At the time of writing, this shed lock, plus four keys, was on sale for only 12.60 on Amazon, and at that price it is a bargain. Especially when you consider that there is a limited lifetime warranty on this product.
4. Sterling CLB110BK 110mm 4 Unique Combination Locking Bolt
Time for a different type of lock now. This Sterling product is a combination of a traditional bolt, and a combination lock, so you don’t require a padlock in order to secure your shed door. Some people don’t like to use bolts for their shed security as most are surface mounted, and that means that the screws that hold the plat in place are easy to get to and remove. However, the Sterling combination bolt lock comes with free anti-tampering screws which make it incredibly difficult to remove them once they are screwed into place.
There are no keys to lose or misplace with combination locks, you just have to remember the four-digit number that you set as the combination, and with this shed lock having four reels, it gives you 10,000 different codes to choose from.
Another complaint I hear from customers when it comes to combination locks is that it can be really hard to see what you are doing in the dark. This lock gets around that by stopping each reel at zero, so you can just count up from there as you turn each one. Simple but effective. To help fight off the elements and the oxidation that comes with it, the body of the Sterling combination bolt lock has been made of die cast zinc, and for the most part it does a good job, but the weak point of this lock, at least when it comes to rust, are the dials themselves, so make sure you spray a bit of lubricant on them.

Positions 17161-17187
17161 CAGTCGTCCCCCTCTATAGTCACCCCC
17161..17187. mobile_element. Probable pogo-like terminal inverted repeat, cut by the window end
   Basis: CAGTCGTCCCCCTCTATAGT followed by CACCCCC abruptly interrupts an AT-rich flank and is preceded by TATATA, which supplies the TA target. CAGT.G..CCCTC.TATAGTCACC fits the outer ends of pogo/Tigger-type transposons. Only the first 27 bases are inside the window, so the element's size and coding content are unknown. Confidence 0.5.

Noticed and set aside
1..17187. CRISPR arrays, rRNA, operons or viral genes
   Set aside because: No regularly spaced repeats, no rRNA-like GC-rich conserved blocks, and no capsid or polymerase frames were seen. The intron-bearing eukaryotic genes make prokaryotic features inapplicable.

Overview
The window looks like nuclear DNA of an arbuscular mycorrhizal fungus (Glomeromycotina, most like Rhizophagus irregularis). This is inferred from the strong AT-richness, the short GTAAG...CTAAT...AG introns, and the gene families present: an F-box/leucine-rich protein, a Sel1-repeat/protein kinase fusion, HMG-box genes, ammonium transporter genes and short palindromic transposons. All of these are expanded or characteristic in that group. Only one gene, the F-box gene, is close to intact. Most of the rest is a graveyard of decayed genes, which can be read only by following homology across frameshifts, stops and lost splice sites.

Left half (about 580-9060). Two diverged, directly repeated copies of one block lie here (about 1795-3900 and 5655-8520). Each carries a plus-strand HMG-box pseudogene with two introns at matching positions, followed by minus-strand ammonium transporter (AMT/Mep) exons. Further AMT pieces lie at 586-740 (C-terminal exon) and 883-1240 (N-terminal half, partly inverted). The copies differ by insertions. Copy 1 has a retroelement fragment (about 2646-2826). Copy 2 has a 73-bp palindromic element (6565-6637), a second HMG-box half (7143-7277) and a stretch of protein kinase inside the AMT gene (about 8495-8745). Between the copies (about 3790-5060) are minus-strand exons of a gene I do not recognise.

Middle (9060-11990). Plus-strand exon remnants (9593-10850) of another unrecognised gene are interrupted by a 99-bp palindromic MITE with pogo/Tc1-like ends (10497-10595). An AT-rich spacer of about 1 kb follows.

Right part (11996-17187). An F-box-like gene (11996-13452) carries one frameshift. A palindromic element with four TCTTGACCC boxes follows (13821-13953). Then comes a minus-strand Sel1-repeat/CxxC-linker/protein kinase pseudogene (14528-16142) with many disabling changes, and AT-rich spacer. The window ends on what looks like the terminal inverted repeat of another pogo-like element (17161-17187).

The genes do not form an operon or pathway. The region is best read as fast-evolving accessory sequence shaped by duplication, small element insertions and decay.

This is an attractive looking lock, that offers good security, and is a good choice if you are the type that is always losing keys. For under 15 quid, it is very well priced too.
5. ABUS 8353CSC Extreme Weatherproof Closed Shackle Padlock
With all the rain we get here in the UK, having a padlock that can handle a bit of H2O is very important. There are a lot of products out there that do a good job of fighting off weather damage, but not many do it quite as well as the ABUS extreme weather closed shackle padlock. ABUS’s nanoparticle technology seals off even the smallest gaps in the lock and prevents water from entering the inner parts of it. It has been tested over 1000 hours with bath salts, which is the equivalent of being outdoors for over 4 decades!